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Alois Dvorzak, a widower and former resident of Salmon Arm, B.C., died of natural causes while detained in a British immigration centre, according to a coroner’s jury, but the way the 84-year-old was treated has been criticized as a deplorable case in which officials were unable to find a better way to treat the man.

A coroner's jury has ruled that an elderly Canadian man died of natural causes while detained in a British immigration centre, but the way the 84-year-old was treated has been criticized as a deplorable case in which officials were unable to find a better way to treat the man.

"It is a tragic indictment of the system, that such a frail and vulnerable man should have spent his final days in prison-like conditions of an immigration removal centre," U.K. Prisons and Probation Ombudsman Nigel Newcomen said in a report released this week. "It is particularly shameful that he should have spent his last hours chained to a custody officer without justification."

Alois Dvorzak, a widower and former resident of Salmon Arm, B.C., was stopped by immigration after he landed at London's Gatwick Airport on Jan. 23, 2013. He was confused and had no luggage or return ticket. He told immigration agents he wanted to take a train and travel further to see his estranged daughter in Slovenia.

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Mr. Dvorzak, originally from Maribor, Slovenia, had no living relatives in Canada. Neither British nor Canadian officials could reach his daughter.

He ended up at Harmondsworth, a holding centre run by a for-profit agency, near Heathrow Airport. Despite concerns from some doctors, including one who called the Canadian High Commission, he died at a hospital on Feb. 10.

The inquiry heard that Harmondsworth staff chained him during hospital visits because they mistakenly thought he once had been held in a secure psychiatric hospital in Canada.

"He had never been convicted of any criminal offence and there was no evidence of any risk to the public. Some of the information included in the risk assessments was inaccurate, such as that the man had escaped from a secure hospital in Canada," the ombudsman's report said.

Farrah Jarral, a physician who examined Mr. Dvorzak on Jan. 30, filed a report, known as a Rule 35, signalling that he was unfit for detention. However, it was only on Feb. 4 that Mr. Dvorzak's case worker was notified of the Rule 35.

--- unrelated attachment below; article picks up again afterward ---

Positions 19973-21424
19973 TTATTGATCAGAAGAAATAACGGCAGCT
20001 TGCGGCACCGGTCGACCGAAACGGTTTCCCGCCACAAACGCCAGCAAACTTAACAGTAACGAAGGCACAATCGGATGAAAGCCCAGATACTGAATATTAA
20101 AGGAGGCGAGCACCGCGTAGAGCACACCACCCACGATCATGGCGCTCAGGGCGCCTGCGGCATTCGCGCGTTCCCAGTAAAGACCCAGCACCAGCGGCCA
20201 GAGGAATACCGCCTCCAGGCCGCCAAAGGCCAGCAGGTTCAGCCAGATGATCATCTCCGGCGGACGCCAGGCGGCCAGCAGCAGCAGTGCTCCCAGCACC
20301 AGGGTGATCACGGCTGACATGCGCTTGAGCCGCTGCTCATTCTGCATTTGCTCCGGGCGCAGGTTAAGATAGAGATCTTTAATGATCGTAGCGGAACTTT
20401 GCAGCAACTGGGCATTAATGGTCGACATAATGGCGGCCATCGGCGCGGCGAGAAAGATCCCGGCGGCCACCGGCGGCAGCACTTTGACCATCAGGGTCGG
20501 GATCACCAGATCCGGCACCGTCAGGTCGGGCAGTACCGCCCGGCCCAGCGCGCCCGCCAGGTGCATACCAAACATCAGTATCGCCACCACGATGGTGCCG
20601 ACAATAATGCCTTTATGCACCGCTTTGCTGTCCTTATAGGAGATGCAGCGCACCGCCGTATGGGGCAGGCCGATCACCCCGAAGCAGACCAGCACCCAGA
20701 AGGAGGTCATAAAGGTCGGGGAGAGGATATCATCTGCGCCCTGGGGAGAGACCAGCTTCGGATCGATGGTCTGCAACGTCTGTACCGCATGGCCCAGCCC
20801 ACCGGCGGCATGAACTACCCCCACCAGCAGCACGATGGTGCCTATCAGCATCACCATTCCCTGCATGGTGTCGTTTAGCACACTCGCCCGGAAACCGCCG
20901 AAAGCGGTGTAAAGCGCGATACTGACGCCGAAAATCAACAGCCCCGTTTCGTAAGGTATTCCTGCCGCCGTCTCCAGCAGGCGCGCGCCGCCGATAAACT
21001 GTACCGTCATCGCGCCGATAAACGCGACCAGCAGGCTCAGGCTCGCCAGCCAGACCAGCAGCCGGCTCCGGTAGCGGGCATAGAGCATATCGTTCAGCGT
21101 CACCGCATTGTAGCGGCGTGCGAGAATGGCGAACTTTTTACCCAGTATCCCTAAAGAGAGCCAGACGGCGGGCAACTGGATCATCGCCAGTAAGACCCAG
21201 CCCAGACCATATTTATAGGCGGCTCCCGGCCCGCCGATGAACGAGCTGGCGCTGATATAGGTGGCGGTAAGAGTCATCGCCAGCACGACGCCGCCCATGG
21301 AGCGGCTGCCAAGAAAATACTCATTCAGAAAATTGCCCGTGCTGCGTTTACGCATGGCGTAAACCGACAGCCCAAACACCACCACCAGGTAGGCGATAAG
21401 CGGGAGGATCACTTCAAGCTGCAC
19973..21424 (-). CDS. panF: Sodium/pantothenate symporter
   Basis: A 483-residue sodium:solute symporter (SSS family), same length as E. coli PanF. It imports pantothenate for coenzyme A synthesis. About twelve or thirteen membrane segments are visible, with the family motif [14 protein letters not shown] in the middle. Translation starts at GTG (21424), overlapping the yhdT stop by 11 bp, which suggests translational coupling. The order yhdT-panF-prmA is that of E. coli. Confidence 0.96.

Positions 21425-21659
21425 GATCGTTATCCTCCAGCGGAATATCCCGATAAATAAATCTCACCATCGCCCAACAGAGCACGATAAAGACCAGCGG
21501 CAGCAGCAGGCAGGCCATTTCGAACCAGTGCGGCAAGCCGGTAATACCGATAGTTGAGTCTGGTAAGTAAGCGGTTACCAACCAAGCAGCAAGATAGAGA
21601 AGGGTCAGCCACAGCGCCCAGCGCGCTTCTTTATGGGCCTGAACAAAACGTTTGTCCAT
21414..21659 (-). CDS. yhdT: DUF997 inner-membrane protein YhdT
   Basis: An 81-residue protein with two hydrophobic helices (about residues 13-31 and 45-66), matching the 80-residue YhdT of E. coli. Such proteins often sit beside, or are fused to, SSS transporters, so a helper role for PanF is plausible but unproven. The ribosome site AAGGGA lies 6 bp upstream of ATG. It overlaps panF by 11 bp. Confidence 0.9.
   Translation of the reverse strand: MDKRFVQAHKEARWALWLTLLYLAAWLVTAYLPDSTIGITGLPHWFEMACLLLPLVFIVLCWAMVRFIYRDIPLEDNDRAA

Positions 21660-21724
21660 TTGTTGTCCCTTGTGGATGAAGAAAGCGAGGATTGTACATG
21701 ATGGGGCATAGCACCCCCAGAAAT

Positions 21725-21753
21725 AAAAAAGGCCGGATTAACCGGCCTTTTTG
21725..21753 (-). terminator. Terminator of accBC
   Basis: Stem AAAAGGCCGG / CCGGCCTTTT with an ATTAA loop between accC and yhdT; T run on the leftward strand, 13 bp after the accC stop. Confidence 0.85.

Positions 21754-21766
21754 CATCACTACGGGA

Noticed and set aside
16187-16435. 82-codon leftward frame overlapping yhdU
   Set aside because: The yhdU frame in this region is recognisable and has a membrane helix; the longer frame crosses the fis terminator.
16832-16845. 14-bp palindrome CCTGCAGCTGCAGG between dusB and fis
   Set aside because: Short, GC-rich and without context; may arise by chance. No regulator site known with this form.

On Feb. 6, Mr. Dvorzak was taken to Heathrow for a flight back to Canada but the trip was cancelled because of concerns about his health. On Feb. 10, he complained of chest pains. He was taken to hospital, with one hand cuffed by a long chain to a guard.

"The escorting officers said they did not believe that the man needed to be restrained but they did not consider asking managers for permission to remove restraints because they regarded it as standard practice in such situations," the ombudsman's report said.

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Canadian diplomats were aware of Mr. Dvorzak's predicament because the officials at the High Commission in London were contacted by British immigrationwhen the elderly man was stopped at Gatwick.

The Canadian mission provided immigration agents with a phone number for Mr. Dvorzak's daughter in Slovenia but they were unable to reach her.

A Canadian consular officer later told British officials that the High Commission would help them communicate with people in Canada but could not accept responsibility for the costs of flying Mr. Dvorzak back and would not be able to care for him pending his removal.

"The Canadian High Commission commented that the government of Canada could not take legal responsibility for the man (as per their mandate) but … tried to accommodate him and offered to help him arrange hotel accommodation and offered consular assistance which he refused," the ombudsman's report said.

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